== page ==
Military Conscription Is a Crime Against Humanity

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A young Russian conscript receives a military uniform ahead of departing for service in November 2021. (Kirill Kukhmar / TASS

The Russian invasion of Ukraine is a reminder that military conscription remains foundational to modern warfare. It is a reckless, self-defeating, and criminal practice that makes us all less safe — and it should have been abolished long ago.

Jonah Walters | Jacobin | The shocking and massively destructive Russian assault on Ukraine, still ongoing at the time of this writing, is conducted by a military that includes an estimated 260,000 conscripted soldiers in its ranks.

Many of the conscripts come from areas of the vast Russian landmass so remote that, in a less polite era, geographers would not have hesitated to call them hinterlands. These include places so distant from the symbolic seats of national power that many of their residents emphatically refuse to consider themselves Russian; in the first four years of occupation, an estimated eighteen thousand Crimeans, for example, were conscripted into the occupying Russian armed forces. Wherever they hail from, the conscripts are overwhelmingly poor, having proven unable to procure an exemption to mandatory military service, as is the well-established practice for their countrymen of higher social status. And all of them are young — unthinkably and hauntingly young. Most are around twenty years old.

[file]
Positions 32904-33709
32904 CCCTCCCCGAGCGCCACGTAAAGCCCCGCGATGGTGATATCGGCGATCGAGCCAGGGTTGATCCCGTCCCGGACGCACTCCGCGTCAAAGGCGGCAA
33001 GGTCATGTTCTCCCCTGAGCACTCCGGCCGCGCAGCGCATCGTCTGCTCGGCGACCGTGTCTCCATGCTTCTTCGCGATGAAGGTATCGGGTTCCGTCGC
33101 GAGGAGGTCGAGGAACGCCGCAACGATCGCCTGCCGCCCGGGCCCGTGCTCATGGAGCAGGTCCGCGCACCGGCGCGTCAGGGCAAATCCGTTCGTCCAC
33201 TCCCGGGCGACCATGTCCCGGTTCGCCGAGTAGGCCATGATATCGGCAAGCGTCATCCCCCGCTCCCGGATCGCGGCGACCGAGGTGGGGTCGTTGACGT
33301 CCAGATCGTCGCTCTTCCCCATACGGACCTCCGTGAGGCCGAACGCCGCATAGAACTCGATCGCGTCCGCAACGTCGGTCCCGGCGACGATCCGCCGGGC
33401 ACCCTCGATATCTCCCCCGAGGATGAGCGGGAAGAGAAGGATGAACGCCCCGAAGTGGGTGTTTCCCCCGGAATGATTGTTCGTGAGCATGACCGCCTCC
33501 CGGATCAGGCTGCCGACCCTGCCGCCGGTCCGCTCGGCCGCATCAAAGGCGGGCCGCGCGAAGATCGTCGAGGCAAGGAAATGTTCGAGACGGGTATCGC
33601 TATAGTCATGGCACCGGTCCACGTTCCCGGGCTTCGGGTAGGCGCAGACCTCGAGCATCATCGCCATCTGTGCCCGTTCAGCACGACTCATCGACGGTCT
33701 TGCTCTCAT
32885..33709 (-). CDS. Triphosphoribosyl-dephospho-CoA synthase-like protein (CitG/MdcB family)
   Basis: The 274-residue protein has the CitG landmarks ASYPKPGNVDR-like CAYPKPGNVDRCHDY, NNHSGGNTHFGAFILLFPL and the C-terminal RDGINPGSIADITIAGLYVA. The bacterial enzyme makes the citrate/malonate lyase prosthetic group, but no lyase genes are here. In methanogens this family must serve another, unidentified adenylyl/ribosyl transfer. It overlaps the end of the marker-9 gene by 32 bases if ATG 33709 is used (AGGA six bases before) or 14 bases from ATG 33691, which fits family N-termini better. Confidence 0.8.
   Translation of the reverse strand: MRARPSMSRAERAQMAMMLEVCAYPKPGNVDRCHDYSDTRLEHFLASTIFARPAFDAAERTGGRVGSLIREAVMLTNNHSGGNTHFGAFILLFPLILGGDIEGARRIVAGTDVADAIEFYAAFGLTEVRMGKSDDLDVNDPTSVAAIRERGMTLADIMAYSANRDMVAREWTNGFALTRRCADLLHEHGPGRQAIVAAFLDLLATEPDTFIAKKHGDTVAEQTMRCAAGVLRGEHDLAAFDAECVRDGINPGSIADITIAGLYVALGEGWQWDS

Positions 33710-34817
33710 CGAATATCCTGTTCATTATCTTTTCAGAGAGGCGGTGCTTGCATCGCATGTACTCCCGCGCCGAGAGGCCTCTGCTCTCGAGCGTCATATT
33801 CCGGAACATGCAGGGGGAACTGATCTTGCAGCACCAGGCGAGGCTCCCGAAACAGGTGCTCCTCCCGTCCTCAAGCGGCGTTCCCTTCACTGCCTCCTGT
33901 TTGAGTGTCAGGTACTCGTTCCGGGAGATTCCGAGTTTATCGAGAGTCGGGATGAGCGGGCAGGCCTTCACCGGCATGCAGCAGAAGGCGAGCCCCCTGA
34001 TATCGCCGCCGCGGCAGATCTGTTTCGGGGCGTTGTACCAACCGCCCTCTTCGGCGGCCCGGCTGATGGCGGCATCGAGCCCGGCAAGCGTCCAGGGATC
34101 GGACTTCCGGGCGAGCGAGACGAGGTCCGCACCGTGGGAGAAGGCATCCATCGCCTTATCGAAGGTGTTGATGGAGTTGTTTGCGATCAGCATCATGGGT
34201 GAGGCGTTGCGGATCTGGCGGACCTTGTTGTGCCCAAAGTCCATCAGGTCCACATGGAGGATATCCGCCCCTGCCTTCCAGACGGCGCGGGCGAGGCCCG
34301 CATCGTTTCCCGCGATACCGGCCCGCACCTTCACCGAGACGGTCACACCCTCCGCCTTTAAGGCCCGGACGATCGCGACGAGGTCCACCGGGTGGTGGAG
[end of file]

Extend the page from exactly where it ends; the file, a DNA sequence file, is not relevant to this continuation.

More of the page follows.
Soldiers’ mothers are a traditional base for antiwar politics in Russia, and they began raising the alarm even before the invasion, posting on social media that their sons had fallen out of contact after being suddenly transported to military bases near the border. Some claim their sons weren’t even told where they were headed until they arrived at a hot war in Ukraine; others say they were forced to sign so-called war contracts under the threat of physical abuse by superiors (Russian law requires such contracts before conscripts can be deployed to war zones). The leader of the Committee of Soldiers’ Mothers in Volgograd says she has received ten calls a day from soldiers’ distraught family members since the invasion began. Meanwhile, officials at the Ukrainian interior ministry have taken it upon themselves to publicize the war’s grisly results to the Russian public, publishing photographs of killed Russian soldiers on a website titled “Look for Yours.”

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